• List the best and worst things about each season. Compare lists. If you were a butterfly, would your answers be different? A polar bear? A frog?
  • The internet has many kid-friendly activities to explore the seasons. Start with Pinterest?
  • has grade level appropriate lesson plans about the seasons.
  • Start a seasonal scrap book, recording your observations on the first day each month.
  •  What is your favorite food to each during each season? Make some!
Thanks for stopping by! Hope you enjoy my selection this week. Have you read this one? I'd love to hear your thoughts about it in the comments!

This review is part of PPBF (Perfect Picture Book Friday) where bloggers share great picture books. Organized and curated by author Susanna Leonard Hill, she keeps an ever-growing list of Perfect Picture Books. #PPBF

Friday, January 27, 2017

Adding to Others' Accolades #PPBF

     My post today won't be linked to the Perfect Picture Book Friday bunch, because there's nothing new. New to me--yes. But these books have been reviewed a lot of places already. However, sometimes after I read the books that are recommended, I think "eh." And sometimes I think "YES!" So I thought I would share a few that made me say "YES!" even though they have already been plentifully reviewed. Perhaps you forgot about them and could use another nudge.
I love Deborah Freedman's book, SHY. Maybe it's because I identify with the subject matter. As an adult, I take that big breath before I walk into a group of strangers. As a child, I just sat on the sidelines. And the way Deborah uses perspective and  the physical gutter (the center of the book) in her artwork is brilliant. I've seen some reviews that found fault with the lack of options to deal with shyness in the story, but I found it a great way for kids to discuss the subject at all. To recognize that some kids might need help with introductions, and an example to the shy kids that a happy ending is a possibility if they make the effort to connect. You can find a complete review of this book at Unleashing Readers.

     Big thumbs up to the following stories as well:
     TELL ME A TATTOO STORY by Alison McGhee  (reviewed by Joanna Marple)
     A SQUIGGLY STORY by Andrew Larsen (one review at Pickle Me This) and last but not least
     Teeny Tiny Toady by Jill Esbaum (there aren't any caps in the title, so I couldn't bring myself to do it here!) (reviewed by Sue Heavenrich).
      Just wanted to let other reviewers know that your reviews ARE being read and appreciated! It's hard to keep up with everything and reviews are one way to pare down the library list.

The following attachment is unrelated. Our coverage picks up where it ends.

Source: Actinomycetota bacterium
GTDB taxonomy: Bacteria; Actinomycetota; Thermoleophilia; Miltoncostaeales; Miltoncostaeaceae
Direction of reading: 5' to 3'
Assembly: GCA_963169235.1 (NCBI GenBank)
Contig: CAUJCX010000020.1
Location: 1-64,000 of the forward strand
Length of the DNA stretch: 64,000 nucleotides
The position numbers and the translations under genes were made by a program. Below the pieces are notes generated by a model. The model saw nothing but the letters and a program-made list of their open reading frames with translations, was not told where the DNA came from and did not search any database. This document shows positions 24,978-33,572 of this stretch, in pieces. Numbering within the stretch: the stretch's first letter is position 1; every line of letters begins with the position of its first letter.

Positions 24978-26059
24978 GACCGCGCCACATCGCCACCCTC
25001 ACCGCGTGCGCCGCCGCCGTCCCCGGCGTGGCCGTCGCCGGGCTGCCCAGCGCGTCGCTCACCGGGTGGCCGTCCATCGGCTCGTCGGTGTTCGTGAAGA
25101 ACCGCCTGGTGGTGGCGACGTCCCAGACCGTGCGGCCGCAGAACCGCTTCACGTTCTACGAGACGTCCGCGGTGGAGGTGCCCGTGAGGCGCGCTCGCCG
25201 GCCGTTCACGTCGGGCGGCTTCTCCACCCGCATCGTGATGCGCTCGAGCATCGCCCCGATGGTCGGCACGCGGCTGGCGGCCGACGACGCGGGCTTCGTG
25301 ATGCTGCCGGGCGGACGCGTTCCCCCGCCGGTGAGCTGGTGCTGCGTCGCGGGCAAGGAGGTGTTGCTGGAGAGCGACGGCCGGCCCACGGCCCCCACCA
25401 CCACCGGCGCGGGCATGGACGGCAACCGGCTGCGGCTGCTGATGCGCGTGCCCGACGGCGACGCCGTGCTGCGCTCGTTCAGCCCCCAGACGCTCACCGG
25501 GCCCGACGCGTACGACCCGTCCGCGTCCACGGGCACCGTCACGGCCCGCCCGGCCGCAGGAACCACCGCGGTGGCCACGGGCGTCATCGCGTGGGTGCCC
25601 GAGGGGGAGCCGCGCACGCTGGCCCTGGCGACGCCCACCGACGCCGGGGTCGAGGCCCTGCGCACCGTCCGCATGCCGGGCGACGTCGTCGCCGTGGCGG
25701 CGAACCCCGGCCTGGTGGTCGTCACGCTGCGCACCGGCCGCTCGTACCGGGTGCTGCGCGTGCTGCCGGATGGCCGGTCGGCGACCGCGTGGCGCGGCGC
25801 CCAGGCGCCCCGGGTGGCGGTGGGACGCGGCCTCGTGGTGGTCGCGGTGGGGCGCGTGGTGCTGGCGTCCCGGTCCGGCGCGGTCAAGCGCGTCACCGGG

Friday, January 20, 2017


     Can anyone find humor in being sick? Co-authors Liz Garton Scanlon and Audrey Vernick did.
     This book is a fantastic read aloud!
     If you know anyone, big or small, who has a stuffy-head---this is definitely the book for them.
Title: BOB, NOT BOB!
Author: Co-authors Liz Garton Scanlon & Audrey Vernick
Illustrator: Matthew Cordell
Publisher: Disney/Hyperion, February 14, 2017
Intended Ages: 4-7
Themes: Humor, Illness, Family

Opening Line: "Little Louie wasn't all that little. It wasn't like he needed his mom every minute of the day."
Synopsis: When Louie gets a bad cold, he wants his mom, but every time he tries to call her ("Mom"), the family Dog, Bob, comes running instead.

What I like about this book: The Spoiler is printed right on the cover, and kind of revealed in the synopsis, so I guess it's okay to share it. This book is to be read as if you have the worst cold ever. You know that voice. That pitiful, muddled, croaky voice that pleads for sympathy. That voice transforms a sick day into hilarity. The illustrations amp up the family dog's enthusiasm and glee, compounding the chaos and the protagonist's frustration. The conflict is resolved with a heart-warming Awww.

  • Make a list of things that make you feel better when you're sick
  • Why is the first line of the story important? Discuss how people act differently when they don't feel well
  • Discuss the differences between dogs and cats. Would the story be as funny if Bob was a cat? A sibling? A mouse? A dinosaur?
  • Read this book with SICK SIMON. Discuss which you prefer and why.

Thanks for stopping by! Hope you enjoy my selection this week.  I haven't read any other book like this, if you have, I'd love to hear about it in the comments!